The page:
HOUSTON - Logan Ryan trusts The Process.

The Patriots cornerback, who went to Eastern High School, grew up a rabid 76ers fan. There hasn't been much to cheer about over the last several years, but Ryan said that he has caught the fever for the ascending team and its star rookie, Joel Embiid, and in doing so referred to the center's nickname and former Sixers general manager Sam Hinkie's credo.

"I'm extremely excited with what the process is doing with Embiid right now," Ryan said Tuesday at the Super Bowl. "It's actually good to see the Sixers on some nationally televised games after a while."

When the Berlin, N.J., native was younger, the Sixers were regularly on national TV. A lot of that exposure had to with Allen Iverson - Ryan's favorite player. Ryan, who also played point guard in high school, has been wearing a variety of throwback jerseys during recent postgame interviews, but Iverson's was the first.

"I'm a South Jersey kid. I grew up with Philly sports all around me," Ryan said. "And Allen Iverson was the biggest thing at that time and one of the greatest athletes in the sense for being undersized and having a lot of heart."

Ryan is one of four Rutgers products who are expected to dress for Sunday's game. Safety Devin McCourty, defensive back Duron Harmon, and Ryan line up on defense. New England linebacker Jonathan Freeney, also of Rutgers, is on injured reserve.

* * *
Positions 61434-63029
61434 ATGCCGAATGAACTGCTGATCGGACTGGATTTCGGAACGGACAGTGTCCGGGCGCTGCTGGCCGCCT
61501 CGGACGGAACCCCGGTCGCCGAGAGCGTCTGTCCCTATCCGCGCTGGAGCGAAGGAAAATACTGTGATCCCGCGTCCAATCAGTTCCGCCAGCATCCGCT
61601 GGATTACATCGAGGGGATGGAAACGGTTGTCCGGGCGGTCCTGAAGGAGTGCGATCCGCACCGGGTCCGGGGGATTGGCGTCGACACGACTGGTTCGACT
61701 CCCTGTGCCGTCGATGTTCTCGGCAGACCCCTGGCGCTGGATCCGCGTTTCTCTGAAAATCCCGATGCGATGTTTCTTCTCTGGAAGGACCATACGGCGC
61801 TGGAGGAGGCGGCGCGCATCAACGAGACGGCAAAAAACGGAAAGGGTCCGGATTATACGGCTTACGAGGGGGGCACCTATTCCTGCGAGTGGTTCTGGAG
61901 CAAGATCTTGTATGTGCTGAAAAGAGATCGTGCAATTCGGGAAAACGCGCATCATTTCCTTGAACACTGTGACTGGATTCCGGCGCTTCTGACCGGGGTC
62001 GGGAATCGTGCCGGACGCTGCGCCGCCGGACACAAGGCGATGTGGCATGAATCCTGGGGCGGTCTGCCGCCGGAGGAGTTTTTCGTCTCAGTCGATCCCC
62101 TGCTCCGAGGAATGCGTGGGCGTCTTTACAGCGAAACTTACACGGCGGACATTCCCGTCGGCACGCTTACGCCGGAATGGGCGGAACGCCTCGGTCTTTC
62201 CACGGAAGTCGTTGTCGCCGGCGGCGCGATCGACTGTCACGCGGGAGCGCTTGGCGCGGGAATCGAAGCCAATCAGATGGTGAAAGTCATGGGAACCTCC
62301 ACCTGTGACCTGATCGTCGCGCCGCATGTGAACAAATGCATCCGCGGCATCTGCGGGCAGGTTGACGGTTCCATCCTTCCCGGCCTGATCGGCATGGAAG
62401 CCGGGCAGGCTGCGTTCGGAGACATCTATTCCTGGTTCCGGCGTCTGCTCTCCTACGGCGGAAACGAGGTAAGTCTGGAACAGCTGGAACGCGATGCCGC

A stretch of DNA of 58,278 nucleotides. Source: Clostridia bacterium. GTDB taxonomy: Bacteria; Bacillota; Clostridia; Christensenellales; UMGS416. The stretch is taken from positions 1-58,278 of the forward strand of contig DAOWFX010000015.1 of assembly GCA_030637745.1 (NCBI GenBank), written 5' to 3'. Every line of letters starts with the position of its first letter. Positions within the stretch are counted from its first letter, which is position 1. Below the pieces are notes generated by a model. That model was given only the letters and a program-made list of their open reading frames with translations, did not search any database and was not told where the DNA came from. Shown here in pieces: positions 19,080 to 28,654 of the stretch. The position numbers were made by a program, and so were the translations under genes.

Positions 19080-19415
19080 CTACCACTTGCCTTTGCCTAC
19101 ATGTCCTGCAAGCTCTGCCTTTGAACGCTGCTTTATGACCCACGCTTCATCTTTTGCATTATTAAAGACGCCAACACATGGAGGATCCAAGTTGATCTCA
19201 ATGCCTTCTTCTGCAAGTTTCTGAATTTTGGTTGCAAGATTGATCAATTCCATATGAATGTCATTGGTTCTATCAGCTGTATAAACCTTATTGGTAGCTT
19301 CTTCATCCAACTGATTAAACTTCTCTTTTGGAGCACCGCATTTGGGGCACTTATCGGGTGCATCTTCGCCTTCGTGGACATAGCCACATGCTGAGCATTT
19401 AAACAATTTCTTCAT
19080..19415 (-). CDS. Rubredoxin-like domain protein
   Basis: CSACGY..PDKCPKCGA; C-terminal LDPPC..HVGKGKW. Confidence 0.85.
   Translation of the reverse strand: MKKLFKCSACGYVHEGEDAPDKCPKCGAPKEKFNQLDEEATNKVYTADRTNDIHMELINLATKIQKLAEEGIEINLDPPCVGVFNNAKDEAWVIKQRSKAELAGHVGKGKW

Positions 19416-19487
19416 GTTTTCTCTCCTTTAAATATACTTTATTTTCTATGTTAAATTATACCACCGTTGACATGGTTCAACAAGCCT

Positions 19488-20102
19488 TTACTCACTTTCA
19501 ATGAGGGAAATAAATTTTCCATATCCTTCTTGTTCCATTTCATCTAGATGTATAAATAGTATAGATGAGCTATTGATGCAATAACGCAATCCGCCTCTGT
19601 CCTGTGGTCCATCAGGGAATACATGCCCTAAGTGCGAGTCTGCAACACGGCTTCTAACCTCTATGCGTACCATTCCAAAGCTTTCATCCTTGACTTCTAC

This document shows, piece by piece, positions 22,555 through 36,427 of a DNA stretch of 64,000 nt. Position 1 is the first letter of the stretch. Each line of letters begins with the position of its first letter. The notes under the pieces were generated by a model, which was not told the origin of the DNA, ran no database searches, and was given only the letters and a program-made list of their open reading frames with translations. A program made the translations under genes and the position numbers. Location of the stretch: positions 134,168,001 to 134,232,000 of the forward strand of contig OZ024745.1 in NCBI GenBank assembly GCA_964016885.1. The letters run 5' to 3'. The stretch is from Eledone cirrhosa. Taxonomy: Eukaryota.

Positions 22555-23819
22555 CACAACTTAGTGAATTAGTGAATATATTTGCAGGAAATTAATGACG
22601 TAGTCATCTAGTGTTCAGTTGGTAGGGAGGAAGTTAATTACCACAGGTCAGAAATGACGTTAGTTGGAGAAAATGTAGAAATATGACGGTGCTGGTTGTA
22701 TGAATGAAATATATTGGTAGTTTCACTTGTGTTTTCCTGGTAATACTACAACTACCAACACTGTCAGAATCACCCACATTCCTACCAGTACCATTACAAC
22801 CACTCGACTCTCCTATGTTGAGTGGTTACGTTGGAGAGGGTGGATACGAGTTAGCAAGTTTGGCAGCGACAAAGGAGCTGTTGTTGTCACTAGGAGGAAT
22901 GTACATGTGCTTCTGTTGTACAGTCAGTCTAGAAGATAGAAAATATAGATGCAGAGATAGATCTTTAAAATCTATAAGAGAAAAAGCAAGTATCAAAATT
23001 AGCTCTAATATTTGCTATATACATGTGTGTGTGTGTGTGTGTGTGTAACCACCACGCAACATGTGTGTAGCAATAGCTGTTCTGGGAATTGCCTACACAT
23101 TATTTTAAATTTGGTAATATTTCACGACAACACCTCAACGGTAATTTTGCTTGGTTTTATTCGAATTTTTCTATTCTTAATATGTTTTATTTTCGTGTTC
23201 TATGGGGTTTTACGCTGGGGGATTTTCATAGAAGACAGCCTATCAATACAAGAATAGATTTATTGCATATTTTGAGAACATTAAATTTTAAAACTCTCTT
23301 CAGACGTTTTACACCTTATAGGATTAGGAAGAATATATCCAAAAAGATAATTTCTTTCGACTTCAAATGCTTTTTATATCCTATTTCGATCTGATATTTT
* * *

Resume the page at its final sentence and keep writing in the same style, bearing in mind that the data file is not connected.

Falcons wide receiver Mohamed Sanu is the fourth Rutgers alumnus slated to play Sunday. Ryan and Sanu were college roommates and remain close friends. Both arrived in New Brunswick as defensive backs, but Sanu eventually moved to receiver.

"We competed with each other in everything," Sanu said Monday. "Our lockers were right next to each other. We always went against each other in one-on-one drills."

Chung's rebirth

Patrick Chung looked as if he'd rather cover Julio Jones one-on-one for an entire game than have to answer questions about his ill-fated season with the Eagles.

Asked if he ever looked back upon his one year in Philadelphia, the Patriots safety said, "Nope, not at all."

Who could blame him? Chung signed a three-year, $10 million contract in 2013, but he started in only 10 of 12 games that season and was released the following offseason. He struggled in defensive coordinator Bill Davis' scheme, but he was also dealing with an assortment of injuries, the most significant, he said, a pinched nerve in his shoulder.

Chung has reinvented himself upon his second tour in New England. He has started nearly every game since his return in 2014 and has gotten two contract extensions that have him signed through 2018. The safety made 91 tackles this season.

Bradshaw on Wentz

Carson Wentz is expected to make promotional appearances at the Super Bowl later this week - he's also one of five finalists for NFL rookie of the year, which will be awarded Saturday night - but the Eagles quarterback came up during an interview with Hall of Famer Terry Bradshaw on Tuesday.

"I like him a lot," the Fox broadcaster and former Steelers quarterback said. "I think he's got to tighten his release. It's a little long. His brain sees it and his arm's not quite with his brain. . . . I think he can get quicker."